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Egg Supply Rebounds to Normal Market Levels

Park Ridge, IL (October 4, 2016)  —  The egg supply has completely recovered from the impact it suffered due to the avian influenza (AI) outbreak in 2015, surprising industry analysts. Initial forecasts had predicted an 18-month timeline for flocks and supply to return to pre-AI levels, yet producers have achieved this goal in one year’s time. Prices for both shell eggs and egg ingredients reflect this abundant supply. In fact according to industry analyst, Rick Brown, senior vice president, Urner Barry, whole egg prices are at a 10-year low.

New biosecurity safeguards and measures will help ensure the protection of a healthy and viable egg industry. Affected farms worked diligently to meet the stringent cleaning and disinfection regulations defined by the USDA Animal and Plant Health Inspection Service before repopulating.

“With information gleaned from last year’s historic outbreak of avian influenza, the industry and individual producers have instituted policies and practices designed to stabilize the egg supply now and in the future,” said John Howeth, senior vice president, foodservice and egg product marketing of the American Egg Board.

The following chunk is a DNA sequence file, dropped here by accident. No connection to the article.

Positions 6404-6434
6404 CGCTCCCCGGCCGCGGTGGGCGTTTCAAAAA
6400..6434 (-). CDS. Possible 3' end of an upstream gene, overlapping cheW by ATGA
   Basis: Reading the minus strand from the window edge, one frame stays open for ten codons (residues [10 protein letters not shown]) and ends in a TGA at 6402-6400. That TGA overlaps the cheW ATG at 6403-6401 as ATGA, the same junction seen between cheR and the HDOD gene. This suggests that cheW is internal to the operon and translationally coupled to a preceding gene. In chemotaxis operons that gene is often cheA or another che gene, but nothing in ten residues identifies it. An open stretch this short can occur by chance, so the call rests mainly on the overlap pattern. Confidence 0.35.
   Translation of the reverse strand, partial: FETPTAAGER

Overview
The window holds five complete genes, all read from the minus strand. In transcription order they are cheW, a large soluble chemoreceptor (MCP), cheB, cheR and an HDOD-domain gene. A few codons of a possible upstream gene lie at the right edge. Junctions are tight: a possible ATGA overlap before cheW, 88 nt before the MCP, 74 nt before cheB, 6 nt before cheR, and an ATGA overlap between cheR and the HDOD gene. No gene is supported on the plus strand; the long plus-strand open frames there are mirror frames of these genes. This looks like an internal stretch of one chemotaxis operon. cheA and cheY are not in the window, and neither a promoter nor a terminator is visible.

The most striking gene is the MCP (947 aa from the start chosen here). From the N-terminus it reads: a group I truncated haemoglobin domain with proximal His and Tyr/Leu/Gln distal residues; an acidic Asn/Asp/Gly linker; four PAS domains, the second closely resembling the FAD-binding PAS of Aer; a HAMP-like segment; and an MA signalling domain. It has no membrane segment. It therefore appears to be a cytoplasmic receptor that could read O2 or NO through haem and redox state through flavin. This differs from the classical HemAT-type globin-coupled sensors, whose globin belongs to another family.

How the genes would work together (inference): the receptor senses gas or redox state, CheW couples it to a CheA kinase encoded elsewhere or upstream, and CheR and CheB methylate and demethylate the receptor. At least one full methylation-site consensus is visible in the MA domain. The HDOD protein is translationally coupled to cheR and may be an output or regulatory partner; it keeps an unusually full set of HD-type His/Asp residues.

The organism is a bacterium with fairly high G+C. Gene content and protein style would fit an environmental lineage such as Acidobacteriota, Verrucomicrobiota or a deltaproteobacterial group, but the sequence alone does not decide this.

Moving forward manufacturers can count on an ample supply of the complete range of egg ingredients, which is especially important heading into the fall and holiday baking season,” said Howeth. “And companies can rely upon the egg industry for safe ingredients. All further processed egg products designed for use as ingredients are pasteurized. The safety record has remained unbroken for more than 40 years, without a single recorded instance of salmonellosis linked to further processed, pasteurized egg products.”

Eggs contribute unique and exceptional functional performance within multiple applications, supplying 20-plus functional properties including aeration, emulsification, whipping, binding and much more. These functional properties contribute to product texture, form, appearance, taste and even shelf life.

The American Egg Board recently posted a new, searchable online version of the Egg Product Buyers’ Guide. The intuitive system is searchable by company, product type or distribution region, designed to help companies find the best source for the specific type of egg product needed. For more information, visit the Buyers' Guide.


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ASHLEY RICHARDSON
Phone: 1.855.EGGS411

If you are not a member of the media and have a general inquiry, please call the American Egg Board at 847.296.7043.

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